Having avoided seriously taking a side in Syria, Obama has now ceded diplomatic ground there to the Russians and allowed the festering battleground to become a new magnet and training ground for jihadists of several stripes.

Most frightening is the possibility that Obama’s self-disengagement will lead to an Iranian nuclear weapon.

Few have faith that Obama has the stomach for a war with Iran. He’s already dropped a longstanding U.S. demand, and acquiesced to a “peaceful” Iranian nuclear program. How can he be trusted not to embrace a flimsy final agreement that allows Iran to cheat its way into a nuclear weapon?

Republicans should not be reassured by the passive new Obama. Because while he’s sleeping, his aides at home and U.S. enemies abroad will be filling in for him.


PHOTO (TOP): President Barack Obama prepares to depart Andrews Air Force Base aboard Air Force One, in Maryland, January 29, 2014. REUTERS/Larry Downing

PHOTO (INSERT 1): President Barack Obama delivers his State of the Union speech on Capitol Hill in Washington, January 28, 2014. REUTERS/Larry Downing

PHOTO (INSERT 2): President Barack Obama and Senator Bob Corker (R-Tenn.) talk during a round of golf at Joint Base Andrews in Maryland, May 6, 2013. REUTERS/Kevin Lamarque


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Avoiding ad hominem, idiotic article… :-)

Posted by juggernaut | Report as abusive

I didn’t know pieces from Drudge got posted on Reuters…

If the author hadn’t noticed the deficit has gone from $1,400B in Bush’s last year to $250B this year, or from 9% to 1.6% of GDP – an 80% reduction. GDP Growth is forecast at 3.5% this year; effectively that is a DEBT reduction of 1.9% in the main metric of sovereign debt, debt:GDP.

Take a look at how Europe and China are struggling while America is back in 4th gear, and ditto-heads STILL insist on babbling about socialism and the destruction of America. If they pulled their collective heads out of the sand they might realize they’d like what they see after all!

And of course, everyone’s personal favourite, Obama is disengaged on foreign policy because he doesn’t want to have to invade Iran. What in God’s name is wrong with you people! I agree he could’ve been more active in the Syrian civil war, but any direct US involvement would have made Syria a nesting ground for al Qaida – as it is now all the al Qaida there are foreign ‘freedom fighters’. What I see is that he’s forcing Israel and Palestine towards an agreement, so far made peaceful progress on Iran’s nuclear program (the election of Rouhani being the biggest evidence of his influence), and did just enough in Libya and Egypt. Arguing that NOT honouring the formal wishes of the elected Iraqi govt was a mistake is folly. Afghanistan is still a problem only in the sense that it still is not fully controlled by any one group, like it never has been or possibly never will be. The Taliban couldn’t take over again if it tried; every assault they plan is a bloodbath for their ‘soldiers’ – they are reduced to suicide attacks and mining roads… hardly a control and conquer strategy.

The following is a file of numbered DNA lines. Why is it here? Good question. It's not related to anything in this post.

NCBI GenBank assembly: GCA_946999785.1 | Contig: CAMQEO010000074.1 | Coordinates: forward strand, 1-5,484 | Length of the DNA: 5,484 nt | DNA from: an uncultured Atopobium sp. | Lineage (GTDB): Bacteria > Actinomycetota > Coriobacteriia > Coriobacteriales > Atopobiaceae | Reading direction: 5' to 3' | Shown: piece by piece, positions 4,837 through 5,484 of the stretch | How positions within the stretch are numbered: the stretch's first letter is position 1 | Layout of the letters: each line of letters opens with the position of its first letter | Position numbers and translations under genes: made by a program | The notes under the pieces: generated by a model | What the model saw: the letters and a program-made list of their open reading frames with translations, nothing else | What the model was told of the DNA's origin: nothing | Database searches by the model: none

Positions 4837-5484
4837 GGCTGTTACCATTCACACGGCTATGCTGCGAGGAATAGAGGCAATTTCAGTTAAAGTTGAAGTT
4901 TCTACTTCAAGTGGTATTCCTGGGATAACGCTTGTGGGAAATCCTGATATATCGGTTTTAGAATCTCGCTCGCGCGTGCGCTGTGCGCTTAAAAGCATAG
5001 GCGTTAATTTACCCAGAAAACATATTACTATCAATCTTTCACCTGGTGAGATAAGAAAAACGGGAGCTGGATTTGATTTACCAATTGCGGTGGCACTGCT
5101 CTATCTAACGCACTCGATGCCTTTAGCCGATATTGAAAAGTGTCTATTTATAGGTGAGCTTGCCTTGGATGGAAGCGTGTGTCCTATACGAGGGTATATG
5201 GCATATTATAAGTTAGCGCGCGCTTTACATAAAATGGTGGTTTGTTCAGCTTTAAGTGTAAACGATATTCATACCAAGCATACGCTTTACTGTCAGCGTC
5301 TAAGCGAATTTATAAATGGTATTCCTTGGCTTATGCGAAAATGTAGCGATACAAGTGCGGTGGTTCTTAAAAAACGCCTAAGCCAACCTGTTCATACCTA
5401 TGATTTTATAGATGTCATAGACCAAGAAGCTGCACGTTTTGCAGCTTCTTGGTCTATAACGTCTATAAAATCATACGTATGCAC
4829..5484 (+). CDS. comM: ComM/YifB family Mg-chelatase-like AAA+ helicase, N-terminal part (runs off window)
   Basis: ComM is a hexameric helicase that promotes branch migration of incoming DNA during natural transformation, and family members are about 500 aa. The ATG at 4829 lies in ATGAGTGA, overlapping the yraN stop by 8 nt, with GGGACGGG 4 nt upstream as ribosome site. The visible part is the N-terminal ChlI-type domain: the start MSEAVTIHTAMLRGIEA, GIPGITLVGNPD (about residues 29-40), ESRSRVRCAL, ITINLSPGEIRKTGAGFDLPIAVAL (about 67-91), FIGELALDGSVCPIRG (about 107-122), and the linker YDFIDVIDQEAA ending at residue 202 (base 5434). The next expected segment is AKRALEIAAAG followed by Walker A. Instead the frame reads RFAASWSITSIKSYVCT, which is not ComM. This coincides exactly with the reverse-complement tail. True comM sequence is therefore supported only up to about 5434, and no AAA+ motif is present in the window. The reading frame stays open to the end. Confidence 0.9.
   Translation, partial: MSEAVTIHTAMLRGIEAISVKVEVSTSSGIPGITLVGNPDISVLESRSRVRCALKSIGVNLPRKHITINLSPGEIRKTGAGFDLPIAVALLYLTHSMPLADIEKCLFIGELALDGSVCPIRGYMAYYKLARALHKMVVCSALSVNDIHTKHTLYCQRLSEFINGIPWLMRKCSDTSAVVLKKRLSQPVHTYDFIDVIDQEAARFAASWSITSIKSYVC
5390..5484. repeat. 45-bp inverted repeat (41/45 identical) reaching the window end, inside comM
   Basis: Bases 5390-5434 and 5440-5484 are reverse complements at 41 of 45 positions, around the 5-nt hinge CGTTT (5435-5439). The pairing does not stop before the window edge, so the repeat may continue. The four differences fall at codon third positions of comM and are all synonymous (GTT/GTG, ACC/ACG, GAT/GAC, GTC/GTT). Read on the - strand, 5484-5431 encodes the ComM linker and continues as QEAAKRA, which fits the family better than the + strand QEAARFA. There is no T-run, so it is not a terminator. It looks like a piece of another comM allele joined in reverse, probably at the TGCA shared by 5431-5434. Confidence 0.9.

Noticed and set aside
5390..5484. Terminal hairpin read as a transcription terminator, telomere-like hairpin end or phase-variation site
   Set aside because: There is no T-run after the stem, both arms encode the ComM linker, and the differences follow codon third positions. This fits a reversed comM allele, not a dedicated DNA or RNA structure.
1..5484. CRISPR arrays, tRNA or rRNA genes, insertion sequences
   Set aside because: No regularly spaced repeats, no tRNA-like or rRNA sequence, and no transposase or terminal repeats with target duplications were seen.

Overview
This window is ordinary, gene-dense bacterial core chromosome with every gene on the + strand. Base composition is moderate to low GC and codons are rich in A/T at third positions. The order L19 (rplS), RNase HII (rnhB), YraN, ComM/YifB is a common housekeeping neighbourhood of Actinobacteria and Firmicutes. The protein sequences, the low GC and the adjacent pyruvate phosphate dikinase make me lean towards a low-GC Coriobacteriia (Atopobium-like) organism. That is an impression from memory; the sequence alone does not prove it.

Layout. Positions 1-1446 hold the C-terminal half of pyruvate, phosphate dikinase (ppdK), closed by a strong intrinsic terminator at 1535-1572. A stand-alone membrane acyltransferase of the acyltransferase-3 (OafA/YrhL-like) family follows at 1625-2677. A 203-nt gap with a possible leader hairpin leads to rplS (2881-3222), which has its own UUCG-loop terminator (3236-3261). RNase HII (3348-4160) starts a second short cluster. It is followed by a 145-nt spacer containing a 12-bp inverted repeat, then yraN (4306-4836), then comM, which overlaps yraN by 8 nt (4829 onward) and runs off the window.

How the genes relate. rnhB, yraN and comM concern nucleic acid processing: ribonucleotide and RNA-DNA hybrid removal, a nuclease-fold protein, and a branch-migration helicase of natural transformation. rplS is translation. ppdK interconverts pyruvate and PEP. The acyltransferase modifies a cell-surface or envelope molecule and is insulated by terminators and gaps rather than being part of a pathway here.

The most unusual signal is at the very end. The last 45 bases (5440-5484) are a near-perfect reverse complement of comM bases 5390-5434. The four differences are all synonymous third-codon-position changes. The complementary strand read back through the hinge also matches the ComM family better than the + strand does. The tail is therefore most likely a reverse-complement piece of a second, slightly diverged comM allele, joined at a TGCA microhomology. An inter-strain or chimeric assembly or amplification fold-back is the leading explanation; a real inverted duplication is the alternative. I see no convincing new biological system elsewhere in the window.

I honestly can’t find one piece of intelligent or interesting reportage in this piece and it pains me to realize that tens of millions of Americans think it is the plain and obvious truth.

Posted by CDN_Rebel | Report as abusive

This is the most straight-forward, accurate, and honest analysis of Obama’s performance that I’ve read in many months. Thank you, Keith, for nailing this guy down for us. The damage his attitude, as you describe it, may cause the U.S. in coming months is scary.

Let’s hope someone will come forward to take up the slack caused by Obama’s early retirement. Unfortunately, many House and Senate members are already out on the links, also.

Posted by Plinius | Report as abusive

So many people rushing to Obama’s defence… Where is Obama’s own defence? The author is only voicing what many people have been thinking! It’s not as though he is alone in pointing out how frequently the President goes golfing during major political crises!

Posted by matthewslyman | Report as abusive

He is still campaigning, though – 4 stops after the SOTU speech. And now prepping for a trip to Saudi Arabia. No word on getting out of Afghanistan yet. Iraq is in what most would consider a civil war. No progress on the Israel/Palestine talks.

There is just too much going on and he has to pick his battles – now it is the MyRA so the feds will have control of your savings.

Posted by AZreb | Report as abusive

This author didn’t notice that the President condoned NSA spying on all citizens, whether or not we are suspected of any crime???

Posted by Oma | Report as abusive

Are you for real? What a piece of junk!
Go work for FOX!

Posted by Ultramayan | Report as abusive